Sarah Schlichter

Sarah Schlichter

August is Kids Eat Right Month, which aligns perfectly with the back to school mentality. Kids Eat Right focuses on the importance of educating families, communities and policymakers about the importance of quality nutrition to promote optimal health for kids and families.

Nutrition is important for children because it is directly linked to growth and development, and habits developed at a young age can last through adulthood.

Here are some ways you can promote healthy habits among children.

Lead by example -- Kids model themselves after adults, so if they see you skipping meals or choosing low nutrient foods, they are more likely to do the same. Keep the pantry stocked with nutritious ingredients so you can always have things available.

Take time to eat together -- Try to carve time to eat together to show that nourishment is important. Family meals instill a sense of security and stability, and provide an opportunity to model nutritious food choices.

Get your kids involved -- From picking out ingredients at the grocery store to setting the table, kids can develop an interest in food through involvement. Younger children may be able to help mix simple ingredients, while older children can take on more responsibility. Involving kids in cooking and preparation is a great opportunity to develop healthy eating behaviors and increase healthy food consumption.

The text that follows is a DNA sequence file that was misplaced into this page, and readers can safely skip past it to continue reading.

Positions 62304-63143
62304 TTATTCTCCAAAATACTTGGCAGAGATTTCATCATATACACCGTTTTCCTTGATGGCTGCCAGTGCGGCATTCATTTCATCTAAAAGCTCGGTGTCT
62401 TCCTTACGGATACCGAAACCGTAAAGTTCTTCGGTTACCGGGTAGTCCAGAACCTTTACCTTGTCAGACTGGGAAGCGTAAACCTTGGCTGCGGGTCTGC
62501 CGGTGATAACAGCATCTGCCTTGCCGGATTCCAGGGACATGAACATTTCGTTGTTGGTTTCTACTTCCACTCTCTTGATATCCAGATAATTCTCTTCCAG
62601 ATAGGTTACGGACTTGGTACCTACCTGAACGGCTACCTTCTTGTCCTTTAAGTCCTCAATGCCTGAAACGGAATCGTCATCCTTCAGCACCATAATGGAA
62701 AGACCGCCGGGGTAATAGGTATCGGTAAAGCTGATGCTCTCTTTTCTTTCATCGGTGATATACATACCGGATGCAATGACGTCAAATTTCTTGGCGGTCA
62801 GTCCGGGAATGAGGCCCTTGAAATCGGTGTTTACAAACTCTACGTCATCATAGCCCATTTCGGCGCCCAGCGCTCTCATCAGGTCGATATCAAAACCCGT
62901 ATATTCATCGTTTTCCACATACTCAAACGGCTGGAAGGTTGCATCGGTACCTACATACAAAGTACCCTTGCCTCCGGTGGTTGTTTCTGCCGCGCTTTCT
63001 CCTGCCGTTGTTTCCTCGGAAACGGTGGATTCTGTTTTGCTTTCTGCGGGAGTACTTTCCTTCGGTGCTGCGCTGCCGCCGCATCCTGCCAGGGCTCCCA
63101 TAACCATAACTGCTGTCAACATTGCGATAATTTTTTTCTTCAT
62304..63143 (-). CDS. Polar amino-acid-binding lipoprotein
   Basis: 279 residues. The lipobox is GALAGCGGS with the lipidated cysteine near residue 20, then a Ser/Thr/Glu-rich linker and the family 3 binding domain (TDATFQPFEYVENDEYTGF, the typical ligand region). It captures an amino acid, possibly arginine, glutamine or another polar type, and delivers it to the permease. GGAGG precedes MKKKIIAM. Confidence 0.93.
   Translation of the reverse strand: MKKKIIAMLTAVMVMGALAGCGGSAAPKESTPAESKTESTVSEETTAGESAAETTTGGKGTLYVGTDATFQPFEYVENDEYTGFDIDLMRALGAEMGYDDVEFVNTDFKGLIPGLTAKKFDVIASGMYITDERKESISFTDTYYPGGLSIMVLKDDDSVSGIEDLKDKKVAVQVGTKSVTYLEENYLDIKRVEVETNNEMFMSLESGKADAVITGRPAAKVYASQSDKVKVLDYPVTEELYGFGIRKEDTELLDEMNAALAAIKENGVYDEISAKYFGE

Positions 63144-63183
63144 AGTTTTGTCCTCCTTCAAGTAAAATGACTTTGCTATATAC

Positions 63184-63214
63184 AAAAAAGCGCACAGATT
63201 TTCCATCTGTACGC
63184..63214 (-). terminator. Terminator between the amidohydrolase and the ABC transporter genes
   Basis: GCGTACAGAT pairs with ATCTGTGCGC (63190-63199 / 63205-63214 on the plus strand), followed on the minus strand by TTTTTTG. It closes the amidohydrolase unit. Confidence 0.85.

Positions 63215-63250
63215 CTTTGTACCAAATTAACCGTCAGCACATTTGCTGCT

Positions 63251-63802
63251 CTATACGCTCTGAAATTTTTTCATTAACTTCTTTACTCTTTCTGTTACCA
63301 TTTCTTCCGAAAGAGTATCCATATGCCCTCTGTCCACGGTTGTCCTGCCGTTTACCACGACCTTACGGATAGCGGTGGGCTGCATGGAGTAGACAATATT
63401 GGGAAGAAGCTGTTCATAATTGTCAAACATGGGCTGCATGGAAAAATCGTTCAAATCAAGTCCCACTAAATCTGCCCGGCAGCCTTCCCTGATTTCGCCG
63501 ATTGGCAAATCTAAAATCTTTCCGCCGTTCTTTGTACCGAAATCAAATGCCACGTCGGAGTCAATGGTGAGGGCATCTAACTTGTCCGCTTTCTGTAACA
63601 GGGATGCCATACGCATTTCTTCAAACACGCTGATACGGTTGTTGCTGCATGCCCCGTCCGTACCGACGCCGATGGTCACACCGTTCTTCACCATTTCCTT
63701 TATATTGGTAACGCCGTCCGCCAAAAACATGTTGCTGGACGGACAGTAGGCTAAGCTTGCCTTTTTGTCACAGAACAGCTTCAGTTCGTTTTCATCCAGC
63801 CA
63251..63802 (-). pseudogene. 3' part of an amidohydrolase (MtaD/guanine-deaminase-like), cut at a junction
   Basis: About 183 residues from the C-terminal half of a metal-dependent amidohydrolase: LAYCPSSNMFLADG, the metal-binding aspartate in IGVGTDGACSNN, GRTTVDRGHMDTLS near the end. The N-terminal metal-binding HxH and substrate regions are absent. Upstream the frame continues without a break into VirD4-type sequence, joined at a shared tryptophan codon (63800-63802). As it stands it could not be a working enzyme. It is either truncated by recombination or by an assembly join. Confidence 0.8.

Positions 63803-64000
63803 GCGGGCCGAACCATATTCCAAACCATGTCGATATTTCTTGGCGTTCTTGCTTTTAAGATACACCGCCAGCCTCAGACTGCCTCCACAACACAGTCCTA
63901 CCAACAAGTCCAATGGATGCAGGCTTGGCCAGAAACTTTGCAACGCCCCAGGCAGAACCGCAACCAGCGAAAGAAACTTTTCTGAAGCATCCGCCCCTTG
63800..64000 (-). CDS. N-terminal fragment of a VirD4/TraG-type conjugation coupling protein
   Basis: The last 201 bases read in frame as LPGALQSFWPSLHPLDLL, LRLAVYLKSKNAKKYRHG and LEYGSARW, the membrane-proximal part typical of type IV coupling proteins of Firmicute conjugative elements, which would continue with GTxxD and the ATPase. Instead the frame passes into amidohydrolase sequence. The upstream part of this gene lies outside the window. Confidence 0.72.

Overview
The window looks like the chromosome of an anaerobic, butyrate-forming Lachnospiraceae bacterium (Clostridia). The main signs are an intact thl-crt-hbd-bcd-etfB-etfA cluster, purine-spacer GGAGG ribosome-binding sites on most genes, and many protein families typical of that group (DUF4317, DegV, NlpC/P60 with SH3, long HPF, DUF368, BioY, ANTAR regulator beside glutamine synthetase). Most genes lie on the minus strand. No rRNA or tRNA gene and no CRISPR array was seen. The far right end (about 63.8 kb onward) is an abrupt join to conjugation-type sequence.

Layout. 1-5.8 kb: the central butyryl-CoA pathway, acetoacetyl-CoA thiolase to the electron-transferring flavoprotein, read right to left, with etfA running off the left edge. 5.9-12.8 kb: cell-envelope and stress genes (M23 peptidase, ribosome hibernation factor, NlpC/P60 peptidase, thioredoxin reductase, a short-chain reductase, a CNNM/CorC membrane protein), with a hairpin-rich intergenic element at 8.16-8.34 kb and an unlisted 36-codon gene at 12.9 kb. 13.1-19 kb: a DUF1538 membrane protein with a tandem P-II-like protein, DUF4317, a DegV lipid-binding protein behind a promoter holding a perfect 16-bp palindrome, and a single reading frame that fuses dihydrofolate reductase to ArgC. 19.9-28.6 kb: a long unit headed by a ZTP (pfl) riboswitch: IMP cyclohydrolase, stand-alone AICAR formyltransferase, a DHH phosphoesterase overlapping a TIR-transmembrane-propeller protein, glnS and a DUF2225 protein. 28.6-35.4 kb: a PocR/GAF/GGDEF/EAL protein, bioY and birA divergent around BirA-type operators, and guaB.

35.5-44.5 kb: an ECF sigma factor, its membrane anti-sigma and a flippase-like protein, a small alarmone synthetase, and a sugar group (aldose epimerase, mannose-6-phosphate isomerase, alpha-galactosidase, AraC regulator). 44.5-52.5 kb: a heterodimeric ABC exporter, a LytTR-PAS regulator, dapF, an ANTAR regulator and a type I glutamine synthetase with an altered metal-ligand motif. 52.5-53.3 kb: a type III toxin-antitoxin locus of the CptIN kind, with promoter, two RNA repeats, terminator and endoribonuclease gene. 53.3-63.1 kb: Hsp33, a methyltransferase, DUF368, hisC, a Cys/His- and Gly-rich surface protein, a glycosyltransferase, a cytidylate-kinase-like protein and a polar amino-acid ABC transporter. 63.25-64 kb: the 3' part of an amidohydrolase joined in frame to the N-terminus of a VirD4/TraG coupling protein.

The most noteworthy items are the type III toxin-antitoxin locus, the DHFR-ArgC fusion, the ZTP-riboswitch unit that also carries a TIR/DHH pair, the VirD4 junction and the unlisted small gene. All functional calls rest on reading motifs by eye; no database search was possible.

Keep healthy foods on hand -- When kids are hungry, they’ll reach for what’s available in the pantry. Try to keep nutritious foods on hand to fuel them. Fruits, vegetables, whole grains, nuts, nut butters and low fat dairy products are both healthy and portable.

Build a better breakfast -- Research shows that eating a balanced breakfast can help improve behavior, as well as foster a healthy weight. A balanced breakfast should include protein, whole grains, and fruits or vegetables. To streamline breakfast in the morning, get organized the night before and keep it simple. An egg sandwich or wrap, or fruit smoothie can be great for those out-the-door breakfasts.

Teach your kids why nutrition is important -- Educating children about the functional benefits of certain foods can stick throughout childhood. Don’t you remember learning that carrots are good for your eyes, and spinach makes you strong? Try to keep the focus on why foods are good, rather than why some (i.e. sugar) are bad.

Promote the right beverages -- Water, milk and 100% fruit juice are the best options. Try to limit the soda, teas and added-sugar juices, which provide calories but no nutritional benefits.

Spent time outside with your kids -- Physical activity is crucial for bone and muscle development, endurance and weight management among kids and adolescents. According to the Physical Activity Guidelines from the U.S. Department of Health and Human Services, children and adolescents should have 60 minutes or more of physical activity daily. Encourage your child to participate in activities that are age appropriate, enjoyable and offer variety.

Sarah Schlichter, MPH, RDN, LDN is a Registered Dietitian in the Mooresville and Cornelius area. She does freelance projects, and sees clients in person and virtually. She also has a healthy living blog, Bucket List Tummy, where she shares healthy recipes and nutrition and fitness tips.

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